As a web designer and developer I've had a few tense encounters that were completely offsetting, and I know that I'm not the only one. Creative professionals many times deal with people who are rude, brash, and down right disrespectful. I think many people forget that we are professionals who have been learning, developing, and improving our craft for years, many of us since we were children. To my creative comrades, don't forget you were hired because you're a professional in your field. To the clients and potential clients, you hired a creative because he/she is a professional in their field, not you.
"Creative professionals many times deal with people who are rude, ignorant, and down right disrespectful."
1. I'm Not Your Employee
What many of our clients don't realize is that by hiring a creative professional, that person does not become their employee. The client and said professional do not have a employer-employee type relationship. As the title says, "I don't work for you". The client is not the boss. The type of relationship that has been birthed under the contract is a type of partnership. To put more simply, "We work together".
2. I Work For Me
.As stated before, "I don't work for you." The reason I don't work for you is because, I am self-employed. Meaning I already have a boss. It's me, and that ultimately benefits you, the client. Because I'm not your employee, I have free range to say the two letter word no one likes, "NO."
Given the partnership that the creative and client have, I and other creatives are able to tell the client when an idea is not a good idea. That allows for the great ideas to flow making easier to get the problem(s) solved efficiently and not hinder the design process with things that the creative knows won't work. So no, the text doesn't need to be any bigger!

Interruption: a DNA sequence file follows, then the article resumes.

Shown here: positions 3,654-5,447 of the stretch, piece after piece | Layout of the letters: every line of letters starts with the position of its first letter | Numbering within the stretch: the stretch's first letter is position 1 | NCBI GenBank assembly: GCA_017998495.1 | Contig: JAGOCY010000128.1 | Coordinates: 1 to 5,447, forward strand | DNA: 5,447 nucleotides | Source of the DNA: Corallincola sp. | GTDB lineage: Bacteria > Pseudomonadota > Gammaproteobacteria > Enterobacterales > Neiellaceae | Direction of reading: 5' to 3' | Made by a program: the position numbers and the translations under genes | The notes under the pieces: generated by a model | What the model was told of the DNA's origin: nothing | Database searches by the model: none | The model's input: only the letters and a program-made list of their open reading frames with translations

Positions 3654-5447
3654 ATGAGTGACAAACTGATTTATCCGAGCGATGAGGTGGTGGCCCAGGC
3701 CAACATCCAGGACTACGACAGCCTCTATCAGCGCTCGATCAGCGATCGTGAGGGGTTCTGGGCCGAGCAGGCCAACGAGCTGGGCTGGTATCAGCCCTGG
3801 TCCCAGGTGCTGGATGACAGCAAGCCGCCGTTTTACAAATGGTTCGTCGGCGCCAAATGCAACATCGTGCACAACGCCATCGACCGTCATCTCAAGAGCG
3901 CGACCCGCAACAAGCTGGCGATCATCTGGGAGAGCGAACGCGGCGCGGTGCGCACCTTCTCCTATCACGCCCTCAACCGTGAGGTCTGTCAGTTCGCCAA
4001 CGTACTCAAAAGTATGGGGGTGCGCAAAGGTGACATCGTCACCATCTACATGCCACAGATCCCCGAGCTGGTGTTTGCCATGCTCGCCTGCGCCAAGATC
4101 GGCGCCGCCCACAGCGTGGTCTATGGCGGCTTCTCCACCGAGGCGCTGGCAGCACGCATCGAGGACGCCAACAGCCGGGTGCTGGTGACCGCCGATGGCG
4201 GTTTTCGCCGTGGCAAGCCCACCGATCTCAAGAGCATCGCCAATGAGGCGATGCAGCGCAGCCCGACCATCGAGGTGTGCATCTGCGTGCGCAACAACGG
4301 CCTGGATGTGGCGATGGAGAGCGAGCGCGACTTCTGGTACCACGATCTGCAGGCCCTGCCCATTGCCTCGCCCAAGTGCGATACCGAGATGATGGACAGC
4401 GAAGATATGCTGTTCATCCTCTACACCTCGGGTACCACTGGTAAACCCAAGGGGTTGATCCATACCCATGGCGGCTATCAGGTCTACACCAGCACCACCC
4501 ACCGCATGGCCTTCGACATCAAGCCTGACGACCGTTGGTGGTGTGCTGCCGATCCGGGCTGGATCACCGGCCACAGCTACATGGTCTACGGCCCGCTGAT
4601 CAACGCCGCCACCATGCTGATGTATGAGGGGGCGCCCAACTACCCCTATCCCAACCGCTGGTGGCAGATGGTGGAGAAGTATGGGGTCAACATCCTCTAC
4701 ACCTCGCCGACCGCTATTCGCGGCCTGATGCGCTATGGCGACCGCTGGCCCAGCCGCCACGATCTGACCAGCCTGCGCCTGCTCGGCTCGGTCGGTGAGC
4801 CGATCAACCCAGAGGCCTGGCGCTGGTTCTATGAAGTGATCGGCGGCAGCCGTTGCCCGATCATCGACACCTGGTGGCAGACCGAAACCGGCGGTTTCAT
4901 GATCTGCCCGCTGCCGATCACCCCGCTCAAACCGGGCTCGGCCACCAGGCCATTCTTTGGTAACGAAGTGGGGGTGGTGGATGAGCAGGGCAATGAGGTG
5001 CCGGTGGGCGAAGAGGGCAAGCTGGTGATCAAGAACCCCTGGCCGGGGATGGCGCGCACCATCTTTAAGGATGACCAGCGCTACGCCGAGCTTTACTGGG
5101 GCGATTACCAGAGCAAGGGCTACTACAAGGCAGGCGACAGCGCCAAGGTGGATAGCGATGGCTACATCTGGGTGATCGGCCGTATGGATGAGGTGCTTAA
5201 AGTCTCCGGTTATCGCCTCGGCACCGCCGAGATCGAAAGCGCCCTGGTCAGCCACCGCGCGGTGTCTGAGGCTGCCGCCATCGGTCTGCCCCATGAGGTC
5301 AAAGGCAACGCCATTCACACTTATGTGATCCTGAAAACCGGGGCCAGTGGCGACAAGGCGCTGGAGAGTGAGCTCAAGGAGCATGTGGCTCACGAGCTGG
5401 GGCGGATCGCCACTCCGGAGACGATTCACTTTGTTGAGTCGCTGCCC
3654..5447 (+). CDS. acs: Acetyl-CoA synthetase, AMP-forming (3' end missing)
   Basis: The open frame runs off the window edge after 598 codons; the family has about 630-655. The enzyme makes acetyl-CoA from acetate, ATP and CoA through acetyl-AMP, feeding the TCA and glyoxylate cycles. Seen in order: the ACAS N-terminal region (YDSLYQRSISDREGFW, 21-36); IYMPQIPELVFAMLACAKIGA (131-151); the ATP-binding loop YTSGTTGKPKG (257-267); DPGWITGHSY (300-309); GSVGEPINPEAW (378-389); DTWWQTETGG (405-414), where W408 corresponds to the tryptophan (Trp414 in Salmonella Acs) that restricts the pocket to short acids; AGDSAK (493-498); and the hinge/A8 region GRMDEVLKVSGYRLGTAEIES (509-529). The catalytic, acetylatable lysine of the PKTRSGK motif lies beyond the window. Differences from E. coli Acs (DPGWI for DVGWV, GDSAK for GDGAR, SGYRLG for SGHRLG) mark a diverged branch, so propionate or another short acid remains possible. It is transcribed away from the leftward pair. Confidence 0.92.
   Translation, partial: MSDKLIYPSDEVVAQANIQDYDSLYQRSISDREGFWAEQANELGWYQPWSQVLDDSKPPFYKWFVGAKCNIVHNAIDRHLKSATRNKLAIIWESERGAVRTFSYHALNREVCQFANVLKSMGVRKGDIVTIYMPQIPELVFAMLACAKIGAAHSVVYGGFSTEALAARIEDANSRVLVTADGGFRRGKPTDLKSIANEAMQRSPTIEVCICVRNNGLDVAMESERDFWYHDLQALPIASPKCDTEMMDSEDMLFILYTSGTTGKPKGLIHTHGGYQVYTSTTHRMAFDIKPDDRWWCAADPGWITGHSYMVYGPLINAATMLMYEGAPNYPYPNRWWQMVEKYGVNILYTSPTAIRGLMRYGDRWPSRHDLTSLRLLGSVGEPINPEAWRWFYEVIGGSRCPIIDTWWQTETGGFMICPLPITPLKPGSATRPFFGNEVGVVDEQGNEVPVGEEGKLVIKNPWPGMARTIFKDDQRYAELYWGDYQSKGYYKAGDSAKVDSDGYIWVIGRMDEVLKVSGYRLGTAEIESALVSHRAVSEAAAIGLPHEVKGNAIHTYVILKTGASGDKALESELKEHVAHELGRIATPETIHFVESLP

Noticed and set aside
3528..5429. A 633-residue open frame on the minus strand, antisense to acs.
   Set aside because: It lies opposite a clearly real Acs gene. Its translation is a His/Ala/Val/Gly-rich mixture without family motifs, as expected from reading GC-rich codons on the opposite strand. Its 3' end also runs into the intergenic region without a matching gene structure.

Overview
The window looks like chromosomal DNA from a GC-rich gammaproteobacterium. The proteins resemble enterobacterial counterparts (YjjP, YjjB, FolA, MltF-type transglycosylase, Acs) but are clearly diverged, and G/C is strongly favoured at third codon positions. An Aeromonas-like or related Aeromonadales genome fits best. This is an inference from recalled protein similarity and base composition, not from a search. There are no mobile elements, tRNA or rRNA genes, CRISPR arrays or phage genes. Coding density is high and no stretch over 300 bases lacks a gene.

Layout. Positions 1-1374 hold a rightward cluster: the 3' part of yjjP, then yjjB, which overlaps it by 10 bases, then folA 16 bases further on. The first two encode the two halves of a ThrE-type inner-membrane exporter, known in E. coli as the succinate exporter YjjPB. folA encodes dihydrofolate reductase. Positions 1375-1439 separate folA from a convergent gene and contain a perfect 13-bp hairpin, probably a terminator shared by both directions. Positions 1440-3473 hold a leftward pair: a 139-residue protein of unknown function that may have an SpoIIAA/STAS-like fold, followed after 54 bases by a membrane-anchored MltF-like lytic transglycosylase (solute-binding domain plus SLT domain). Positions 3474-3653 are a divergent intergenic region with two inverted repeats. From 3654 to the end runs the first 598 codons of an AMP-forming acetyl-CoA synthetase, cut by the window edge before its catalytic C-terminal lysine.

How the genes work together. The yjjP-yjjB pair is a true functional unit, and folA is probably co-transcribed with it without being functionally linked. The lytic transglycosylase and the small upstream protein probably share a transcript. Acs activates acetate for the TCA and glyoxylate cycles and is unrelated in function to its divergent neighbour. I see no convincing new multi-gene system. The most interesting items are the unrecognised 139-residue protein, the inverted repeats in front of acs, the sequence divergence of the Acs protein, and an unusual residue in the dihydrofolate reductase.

3. Professional Proficiency
Many people have what is called "impostor syndrome." At times people who achieved great feats have a problem internalizing their achievements, despite the obvious evidence of their success and competence. But know as a professional, you are the professional for a reason. You have put time, tears, and extensive training to get to the level you're at. That's why the client called you in the first place. You can do something they can't do.
Clients tend to forget that we are the professional in this area. People expect a "professional" person to dress, act, and look a certain way, but a professional is not someone who looks a certain way but is proficient in their skill to a level that is worthy of hire. The client hires a professional. Professionals know how to do what they do.
As freelance designers, developers, and other creatives in the world are subjected to belittling situations and circumstances due to the false perceptions that apply. The client and creative are on a different playing field. Both have equal contractual ability to "fire" each other, and both are in it to win it. Relationship building is a key part to this business to form successful plans that can be implemented to correct the pain points of the client and user.
To the clients, if you've done this, knowingly or unknowingly, please understand that we are not your employee but a sort of partner in this. To the creative, understand that you don't have to succumb to these situations, you do have rights, especially if you put them in the contract. We are professionals and know what we are doing. Even when we can't fully express them always.